Thursday, May 28, 2015

A Concussed Klay Thompson Vomited And His Dad Had To Drive Him Home After Game 5

VIA: Following Golden State’s advance to the NBA Finals, Klay Thompson experienced “concussion-like symptoms” after Trevor Ariza’s flying knee connected with Thompson’s right ear. Forgive us for re-showing it, but it lends credence to the severity of Thompson’s post-game danger signs.

Thompson might have been overwhelmed with his first trip to the NBA Finals, but the seriousness of his symptoms will force him to clear the NBA’s concussion protocol before he can suit up for Game 1 of the NBA Finals.

Thompson was in no condition to drive last night, so his father took him home.

But Thompson’s dad downplayed the head trauma after the game:

“He said he just needs a good night’s sleep,” said Thompson’s father, former NBA player Mychal Thompson. “[He] threw up and says he feels a lot better.”

When Thompson was speaking with Doris Burke as confetti flew around Oracle Arena, he couldn’t initially hear her question since it was on his right side — opposite the same ear that looked like this when he originally returned to the court following the Ariza knee:

Thompson went back to the locker room and got three stitches to stem that flow of blood, but it wasn’t as simple as a cut to the ear.

Thompson told Doris he’ll “be alright,” but added he was “a little dizzy, but ummm. We got a week off, or close to it. I’ll be alright, I’ll get my health back

When asked if he believes Thompson will complete the concussion protocol quickly, Mychal Thompson told Yahoo Sports: “Yeah, I think so, but I’m no doctor.”

Below is the NBA’s return-to-participation protocol after concussion symptoms like the ones above:

The return to participation protocol involves several steps of increasing exertion — from a stationary bike, to jogging, to agility work, to non-contact team drills.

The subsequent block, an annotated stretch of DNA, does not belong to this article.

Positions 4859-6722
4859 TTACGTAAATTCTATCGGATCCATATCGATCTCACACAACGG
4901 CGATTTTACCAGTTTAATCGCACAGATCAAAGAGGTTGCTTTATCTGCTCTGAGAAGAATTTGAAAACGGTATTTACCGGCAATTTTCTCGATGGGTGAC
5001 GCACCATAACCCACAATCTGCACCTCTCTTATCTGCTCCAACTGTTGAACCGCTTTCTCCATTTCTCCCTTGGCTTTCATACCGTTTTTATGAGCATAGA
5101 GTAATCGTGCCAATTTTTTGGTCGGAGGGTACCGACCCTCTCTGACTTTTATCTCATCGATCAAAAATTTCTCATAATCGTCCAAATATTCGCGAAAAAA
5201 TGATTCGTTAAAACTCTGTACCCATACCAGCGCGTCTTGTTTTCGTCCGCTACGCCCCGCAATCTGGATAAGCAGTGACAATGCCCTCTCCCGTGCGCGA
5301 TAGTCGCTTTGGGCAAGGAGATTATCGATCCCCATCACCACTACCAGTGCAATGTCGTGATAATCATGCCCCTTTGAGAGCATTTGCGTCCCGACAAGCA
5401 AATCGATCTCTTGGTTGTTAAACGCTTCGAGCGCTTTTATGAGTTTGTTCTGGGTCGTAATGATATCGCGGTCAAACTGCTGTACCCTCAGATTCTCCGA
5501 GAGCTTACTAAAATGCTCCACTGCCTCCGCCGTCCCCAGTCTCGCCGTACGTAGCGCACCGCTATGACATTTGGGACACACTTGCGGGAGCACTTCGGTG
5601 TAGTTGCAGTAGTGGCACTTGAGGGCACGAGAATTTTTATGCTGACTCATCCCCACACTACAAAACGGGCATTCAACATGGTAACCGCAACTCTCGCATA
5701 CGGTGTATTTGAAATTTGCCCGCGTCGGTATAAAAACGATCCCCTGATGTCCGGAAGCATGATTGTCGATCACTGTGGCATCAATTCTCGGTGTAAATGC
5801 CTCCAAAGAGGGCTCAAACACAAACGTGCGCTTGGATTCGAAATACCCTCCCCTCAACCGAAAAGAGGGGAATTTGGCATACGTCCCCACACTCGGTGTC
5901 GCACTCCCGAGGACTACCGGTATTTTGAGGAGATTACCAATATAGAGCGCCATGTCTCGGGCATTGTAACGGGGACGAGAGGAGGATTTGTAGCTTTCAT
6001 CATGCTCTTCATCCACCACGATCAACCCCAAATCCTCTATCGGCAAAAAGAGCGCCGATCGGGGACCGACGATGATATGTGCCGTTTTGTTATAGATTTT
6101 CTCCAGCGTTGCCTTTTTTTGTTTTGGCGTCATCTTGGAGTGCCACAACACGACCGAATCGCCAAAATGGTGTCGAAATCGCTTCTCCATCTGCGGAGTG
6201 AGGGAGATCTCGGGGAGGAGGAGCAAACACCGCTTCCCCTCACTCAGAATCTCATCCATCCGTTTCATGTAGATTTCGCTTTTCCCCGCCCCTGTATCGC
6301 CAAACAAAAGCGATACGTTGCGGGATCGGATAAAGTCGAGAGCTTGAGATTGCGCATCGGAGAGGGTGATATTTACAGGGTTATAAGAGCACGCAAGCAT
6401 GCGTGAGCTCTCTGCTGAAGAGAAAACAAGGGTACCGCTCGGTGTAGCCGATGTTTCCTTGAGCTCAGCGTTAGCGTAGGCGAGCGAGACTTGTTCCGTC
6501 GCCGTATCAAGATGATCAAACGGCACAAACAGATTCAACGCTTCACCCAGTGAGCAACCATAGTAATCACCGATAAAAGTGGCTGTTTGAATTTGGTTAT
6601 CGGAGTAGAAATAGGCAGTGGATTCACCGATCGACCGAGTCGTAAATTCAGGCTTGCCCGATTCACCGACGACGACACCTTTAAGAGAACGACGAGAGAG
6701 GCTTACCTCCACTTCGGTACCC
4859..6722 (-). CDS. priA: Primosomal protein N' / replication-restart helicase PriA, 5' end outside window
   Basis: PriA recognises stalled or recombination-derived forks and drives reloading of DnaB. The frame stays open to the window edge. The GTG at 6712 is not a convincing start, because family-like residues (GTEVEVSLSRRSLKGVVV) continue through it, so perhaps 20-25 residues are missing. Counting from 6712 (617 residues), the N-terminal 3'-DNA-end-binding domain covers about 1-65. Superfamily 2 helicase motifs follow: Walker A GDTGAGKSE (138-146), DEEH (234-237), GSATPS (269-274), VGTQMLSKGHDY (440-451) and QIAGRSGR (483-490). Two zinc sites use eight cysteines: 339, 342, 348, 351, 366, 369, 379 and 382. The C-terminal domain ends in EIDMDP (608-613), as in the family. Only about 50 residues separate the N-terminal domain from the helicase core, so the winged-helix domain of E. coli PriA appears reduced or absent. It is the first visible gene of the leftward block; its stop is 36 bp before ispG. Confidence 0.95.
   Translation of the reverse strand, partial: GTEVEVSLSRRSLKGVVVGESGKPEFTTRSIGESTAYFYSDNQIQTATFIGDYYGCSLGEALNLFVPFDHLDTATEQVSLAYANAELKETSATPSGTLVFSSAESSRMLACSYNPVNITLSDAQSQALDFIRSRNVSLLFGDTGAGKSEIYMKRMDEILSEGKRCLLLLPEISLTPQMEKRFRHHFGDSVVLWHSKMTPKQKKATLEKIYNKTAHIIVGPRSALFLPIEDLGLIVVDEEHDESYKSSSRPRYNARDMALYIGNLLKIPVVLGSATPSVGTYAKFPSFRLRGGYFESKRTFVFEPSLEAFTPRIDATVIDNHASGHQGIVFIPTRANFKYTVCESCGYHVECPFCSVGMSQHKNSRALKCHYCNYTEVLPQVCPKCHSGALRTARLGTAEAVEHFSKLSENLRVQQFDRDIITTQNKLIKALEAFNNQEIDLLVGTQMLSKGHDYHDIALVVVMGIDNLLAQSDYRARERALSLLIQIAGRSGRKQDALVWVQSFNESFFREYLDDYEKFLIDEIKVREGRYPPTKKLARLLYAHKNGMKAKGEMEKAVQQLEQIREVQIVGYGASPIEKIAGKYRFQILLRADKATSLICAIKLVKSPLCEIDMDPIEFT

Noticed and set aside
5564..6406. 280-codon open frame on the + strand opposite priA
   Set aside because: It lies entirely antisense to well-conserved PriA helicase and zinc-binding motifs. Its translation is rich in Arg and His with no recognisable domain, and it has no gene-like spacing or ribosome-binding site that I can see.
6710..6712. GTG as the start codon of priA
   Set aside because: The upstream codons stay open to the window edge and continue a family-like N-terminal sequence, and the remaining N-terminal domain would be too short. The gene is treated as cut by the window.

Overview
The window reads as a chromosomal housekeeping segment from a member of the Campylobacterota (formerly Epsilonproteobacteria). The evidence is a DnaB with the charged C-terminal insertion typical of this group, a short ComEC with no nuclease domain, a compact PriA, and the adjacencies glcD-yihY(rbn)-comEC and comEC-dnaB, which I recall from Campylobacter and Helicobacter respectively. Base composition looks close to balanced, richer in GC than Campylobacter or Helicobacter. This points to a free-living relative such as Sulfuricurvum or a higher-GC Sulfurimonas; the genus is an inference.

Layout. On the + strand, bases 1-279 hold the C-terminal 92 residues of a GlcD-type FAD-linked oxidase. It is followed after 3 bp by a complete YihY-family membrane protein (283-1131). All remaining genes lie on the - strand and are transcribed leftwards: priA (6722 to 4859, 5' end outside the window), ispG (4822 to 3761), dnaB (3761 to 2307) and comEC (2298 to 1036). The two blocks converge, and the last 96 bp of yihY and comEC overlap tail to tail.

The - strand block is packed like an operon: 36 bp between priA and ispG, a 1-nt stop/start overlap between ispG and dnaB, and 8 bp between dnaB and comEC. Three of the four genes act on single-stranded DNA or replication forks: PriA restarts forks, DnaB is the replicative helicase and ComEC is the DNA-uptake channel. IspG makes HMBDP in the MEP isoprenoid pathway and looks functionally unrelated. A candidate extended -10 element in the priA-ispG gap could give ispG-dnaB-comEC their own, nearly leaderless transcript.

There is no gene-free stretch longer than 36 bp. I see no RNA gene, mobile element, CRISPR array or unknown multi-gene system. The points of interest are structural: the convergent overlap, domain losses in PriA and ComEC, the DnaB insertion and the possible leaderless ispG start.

With each step, a player must be symptom free to move to the next step. If a player is not symptom free after a step, he stops until he is symptom free and begins again at the previous step of the protocol (i.e., the last step he passed without any symptoms).

While the final return-to participation decision is to be made by the player’s team physician, the team physician must discuss the return-to-participation process and decision with Dr. Jeffrey Kutcher, the director of the NBA’s Concussion Program, prior to the player being cleared for full participation in NBA Basketball.

It’s important to note that there is no time frame to complete the protocol. Each injury and player is different and recovery time can vary in each case.

There’s no right answer to this. Some might even say the Warriors failed to keep their player safe by allowing him to return to the game, but when he’s not experiencing the symptoms of a concussion, or he’s lying about them, there’s nothing a team can do.

Foresight is 20/20 and now that those concussion fears have been realized, he’ll have to go through the process of getting cleared. A week is a long time in the NBA Playoffs, but it might not be enough for Thompson to get right for Game 1.

Thompson was magnificent in the second quarter, scoring 13 points as the Warriors took a 52-46 lead into the break. Let’s hope the Warriors have one-half of their vaunted backcourt healthy and ready for the Cavs in Game 1.

The NBA Finals tip off Thursday, June 4 at 9 p.m. EST on ABC.

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